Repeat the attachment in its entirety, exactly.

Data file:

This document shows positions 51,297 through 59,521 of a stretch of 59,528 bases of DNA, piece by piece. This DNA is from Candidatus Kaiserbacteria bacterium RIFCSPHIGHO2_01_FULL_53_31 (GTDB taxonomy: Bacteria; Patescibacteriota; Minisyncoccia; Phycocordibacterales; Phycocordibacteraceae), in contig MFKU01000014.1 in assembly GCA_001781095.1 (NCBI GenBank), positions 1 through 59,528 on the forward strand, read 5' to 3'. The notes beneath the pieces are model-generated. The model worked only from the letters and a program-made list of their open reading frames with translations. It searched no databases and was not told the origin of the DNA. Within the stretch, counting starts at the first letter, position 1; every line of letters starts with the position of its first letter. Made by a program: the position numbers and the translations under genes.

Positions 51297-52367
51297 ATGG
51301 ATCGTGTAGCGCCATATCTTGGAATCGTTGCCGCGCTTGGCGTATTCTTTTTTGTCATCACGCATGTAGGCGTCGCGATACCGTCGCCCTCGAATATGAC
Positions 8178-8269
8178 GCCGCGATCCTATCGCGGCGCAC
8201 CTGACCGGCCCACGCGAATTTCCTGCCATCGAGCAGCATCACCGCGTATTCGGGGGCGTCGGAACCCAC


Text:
This document shows positions 51,297 through 59,521 of a stretch of 59,528 bases of DNA, piece by piece. This DNA is from Candidatus Kaiserbacteria bacterium RIFCSPHIGHO2_01_FULL_53_31 (GTDB taxonomy: Bacteria; Patescibacteriota; Minisyncoccia; Phycocordibacterales; Phycocordibacteraceae), in contig MFKU01000014.1 in assembly GCA_001781095.1 (NCBI GenBank), positions 1 through 59,528 on the forward strand, read 5' to 3'. The notes beneath the pieces are model-generated. The model worked only from the letters and a program-made list of their open reading frames with translations. It searched no databases and was not told the origin of the DNA. Within the stretch, counting starts at the first letter, position 1; every line of letters starts with the position of its first letter. Made by a program: the position numbers and the translations under genes.

Positions 51297-52367
51297 ATGG
51301 ATCGTGTAGCGCCATATCTTGGAATCGTTGCCGCGCTTGGCGTATTCTTTTTTGTCATCACGCATGTAGGCGTCGCGATACCGTCGCCCTCGAATATGAC
Positions 8178-8269
8178 GCCGCGATCCTATCGCGGCGCAC
8201 CTGACCGGCCCACGCGAATTTCCTGCCATCGAGCAGCATCACCGCGTATTCGGGGGCGTCGGAACCCAC